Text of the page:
JB:

Well, you know, there’s so many different ways in which we’re contributing to this important problem. Of course, let me start with the Department of Earth System Science. This is really the core of the physical science of climate change. We were the first department in the country dedicated to studying the Earth as a system this way and understanding how human impacts and human contributions to climate are really affecting oceans and land and even economies, et cetera. And so thinking about that Earth system is sort of core to understanding not only what’s happening, but as we begin to sort of extrapolate into future what may happen in the future, if we do X, Y, or Z.

 

In the Chemistry Department, we have a lot of folks doing electrochemistry and electrochemistry lies at the core of a lot of the technological solutions. We hope to implement ways of making this hydrogen efficiently in an green way, new ideas and battery technology, making greener batteries that that are made out of more sustainable metals is going to be really, really important as we try to sort of have many more batteries, for example, to power electric cars, the, you know environmental impact of mining for the metals that it takes to make these batteries is non-trivial.

So we want to figure out how to do this better, more efficiently, et cetera. And finally, in the Physics Department, as you may know, the most advanced privately funded fusion company in the world was spun out of the plasma physics group at UC Irvine, based on the research ideas of, of the late professor Norman Rostocker. And this company is really going like gangbusters to produce clean, efficient energy that comes from fusion and fusion is really a great potential source of energy because it doesn’t produce all this radioactive waste. And so we’re really sort of looking in all different directions about how we can move forward towards climate solutions in physical sciences.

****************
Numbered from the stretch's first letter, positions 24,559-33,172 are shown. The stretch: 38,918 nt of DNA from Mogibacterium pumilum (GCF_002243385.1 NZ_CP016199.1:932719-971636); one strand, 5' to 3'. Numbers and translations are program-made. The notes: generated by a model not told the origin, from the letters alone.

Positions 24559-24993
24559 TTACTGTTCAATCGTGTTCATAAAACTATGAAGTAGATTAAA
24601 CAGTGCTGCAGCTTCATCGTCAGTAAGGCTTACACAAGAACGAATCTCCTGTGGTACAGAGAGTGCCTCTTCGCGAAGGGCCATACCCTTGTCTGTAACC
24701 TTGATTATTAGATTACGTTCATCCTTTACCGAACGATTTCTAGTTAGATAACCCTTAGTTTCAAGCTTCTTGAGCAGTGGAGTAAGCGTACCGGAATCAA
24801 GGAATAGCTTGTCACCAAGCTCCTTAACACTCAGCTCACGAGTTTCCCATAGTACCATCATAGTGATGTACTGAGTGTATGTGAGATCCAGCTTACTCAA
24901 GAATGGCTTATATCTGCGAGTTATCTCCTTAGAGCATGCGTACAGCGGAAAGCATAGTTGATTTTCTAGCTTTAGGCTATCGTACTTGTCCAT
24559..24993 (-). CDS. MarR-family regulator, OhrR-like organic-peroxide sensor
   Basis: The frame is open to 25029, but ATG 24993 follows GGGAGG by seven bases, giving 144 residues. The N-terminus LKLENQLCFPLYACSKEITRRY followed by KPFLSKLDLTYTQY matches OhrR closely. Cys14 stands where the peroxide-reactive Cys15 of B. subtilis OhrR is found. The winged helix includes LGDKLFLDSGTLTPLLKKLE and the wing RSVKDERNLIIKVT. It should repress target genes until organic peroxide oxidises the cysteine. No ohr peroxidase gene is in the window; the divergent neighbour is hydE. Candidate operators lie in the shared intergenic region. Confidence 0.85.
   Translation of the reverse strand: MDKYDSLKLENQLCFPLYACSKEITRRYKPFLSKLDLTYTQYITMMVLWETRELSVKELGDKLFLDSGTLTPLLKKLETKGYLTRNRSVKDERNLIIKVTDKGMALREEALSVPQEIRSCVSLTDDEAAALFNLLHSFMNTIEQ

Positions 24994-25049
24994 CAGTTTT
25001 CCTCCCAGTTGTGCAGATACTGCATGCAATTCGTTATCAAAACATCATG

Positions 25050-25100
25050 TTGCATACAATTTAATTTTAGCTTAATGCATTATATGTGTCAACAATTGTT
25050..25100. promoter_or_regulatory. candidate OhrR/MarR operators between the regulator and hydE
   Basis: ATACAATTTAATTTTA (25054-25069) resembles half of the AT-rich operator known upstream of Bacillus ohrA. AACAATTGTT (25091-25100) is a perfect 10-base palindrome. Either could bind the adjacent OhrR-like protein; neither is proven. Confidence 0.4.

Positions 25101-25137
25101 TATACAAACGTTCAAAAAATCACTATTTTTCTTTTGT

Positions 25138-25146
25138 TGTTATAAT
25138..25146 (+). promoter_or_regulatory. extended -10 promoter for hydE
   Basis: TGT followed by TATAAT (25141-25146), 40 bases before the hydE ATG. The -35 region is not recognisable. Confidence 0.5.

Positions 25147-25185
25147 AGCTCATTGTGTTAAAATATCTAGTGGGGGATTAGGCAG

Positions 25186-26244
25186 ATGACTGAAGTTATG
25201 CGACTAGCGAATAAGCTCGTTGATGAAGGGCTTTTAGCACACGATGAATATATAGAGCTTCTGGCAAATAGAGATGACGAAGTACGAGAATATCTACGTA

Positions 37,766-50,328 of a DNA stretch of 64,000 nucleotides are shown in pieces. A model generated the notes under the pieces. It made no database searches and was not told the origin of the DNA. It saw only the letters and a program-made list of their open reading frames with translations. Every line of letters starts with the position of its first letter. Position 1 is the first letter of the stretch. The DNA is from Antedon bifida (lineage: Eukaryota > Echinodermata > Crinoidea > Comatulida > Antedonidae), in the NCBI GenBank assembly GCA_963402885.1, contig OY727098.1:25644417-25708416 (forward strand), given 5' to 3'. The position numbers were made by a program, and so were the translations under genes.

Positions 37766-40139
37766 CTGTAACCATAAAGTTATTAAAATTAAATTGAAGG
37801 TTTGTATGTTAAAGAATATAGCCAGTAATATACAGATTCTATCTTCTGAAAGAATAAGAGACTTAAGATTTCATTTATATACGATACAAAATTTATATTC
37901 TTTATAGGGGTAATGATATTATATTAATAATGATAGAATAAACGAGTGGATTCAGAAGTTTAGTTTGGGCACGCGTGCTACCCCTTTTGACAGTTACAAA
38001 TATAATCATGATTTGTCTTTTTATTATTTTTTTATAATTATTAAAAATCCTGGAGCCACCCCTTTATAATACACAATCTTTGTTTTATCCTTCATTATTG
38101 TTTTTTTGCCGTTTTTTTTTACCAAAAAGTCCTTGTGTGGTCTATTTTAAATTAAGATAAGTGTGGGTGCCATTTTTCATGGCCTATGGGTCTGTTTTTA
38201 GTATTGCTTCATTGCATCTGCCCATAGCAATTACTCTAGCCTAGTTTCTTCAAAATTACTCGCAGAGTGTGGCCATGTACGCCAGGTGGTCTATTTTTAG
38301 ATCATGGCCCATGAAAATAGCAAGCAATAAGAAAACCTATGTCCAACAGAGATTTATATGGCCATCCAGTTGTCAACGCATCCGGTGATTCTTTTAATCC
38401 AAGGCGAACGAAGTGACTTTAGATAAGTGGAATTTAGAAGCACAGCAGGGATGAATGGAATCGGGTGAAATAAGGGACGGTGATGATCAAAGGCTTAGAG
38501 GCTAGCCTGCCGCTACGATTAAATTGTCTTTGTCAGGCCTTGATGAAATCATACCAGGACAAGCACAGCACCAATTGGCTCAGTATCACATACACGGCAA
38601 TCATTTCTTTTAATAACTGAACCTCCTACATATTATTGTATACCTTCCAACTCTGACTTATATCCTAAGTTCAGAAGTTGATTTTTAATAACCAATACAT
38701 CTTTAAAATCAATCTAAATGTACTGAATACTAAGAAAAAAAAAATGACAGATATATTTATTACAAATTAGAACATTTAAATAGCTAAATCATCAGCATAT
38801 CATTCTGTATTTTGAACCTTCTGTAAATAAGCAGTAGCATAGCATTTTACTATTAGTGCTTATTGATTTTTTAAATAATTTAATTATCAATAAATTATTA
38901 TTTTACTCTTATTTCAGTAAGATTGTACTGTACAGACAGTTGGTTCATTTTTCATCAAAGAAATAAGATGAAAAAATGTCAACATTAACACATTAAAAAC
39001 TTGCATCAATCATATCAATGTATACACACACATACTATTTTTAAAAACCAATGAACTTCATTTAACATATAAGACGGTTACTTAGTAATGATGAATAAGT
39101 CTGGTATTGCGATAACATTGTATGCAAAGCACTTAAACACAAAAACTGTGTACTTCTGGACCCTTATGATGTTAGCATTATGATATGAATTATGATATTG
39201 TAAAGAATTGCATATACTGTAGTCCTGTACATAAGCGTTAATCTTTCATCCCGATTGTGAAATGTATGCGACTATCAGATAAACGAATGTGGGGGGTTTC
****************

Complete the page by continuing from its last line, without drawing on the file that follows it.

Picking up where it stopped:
BB:

Now, I know that Henry Samueli School of Engineering is not your school per se, you’re the Dean of Physical Sciences, but you are involved with collaborating with some folks in the School of Engineering. So, tell me some of about projects going on there.

JB:

Well, sure. There’s so much excellence in the School of Engineering and there’s a lot of collaboration between especially folks in our Chemistry Department and Physics Department and even Earth System Science and the folks in engineering. So, as I mentioned, you know, one of the areas that the School of Engineering at UCI is known for is clean tech, hydrogen power, fuel cells, and more generally just sort of clean power. And there’s a lot going on there, the work of folks like Jack Brouwer, but there’s a tremendous amount of work, just more generally in electrochemistry, where again, they are also at the forefront of thinking about how to move the needle in, in these new technologies that are gonna be so important for climate change. And there’s a bunch of folks there who are also working on just sustainability, understanding what’s happening with fires and floods, and they collaborate a lot with our folks in Earth System Science. So it’s, it’s really an amazing group people over there. And they’re very close to the faculty here in, in Physical Sciences.

BB:

You know, I first started hearing about Solutions That Scale around the same time that the Interdisciplinary Science and Engineering Building was opened. So, is there a connection there between the building and the Solutions That Scale?

JB: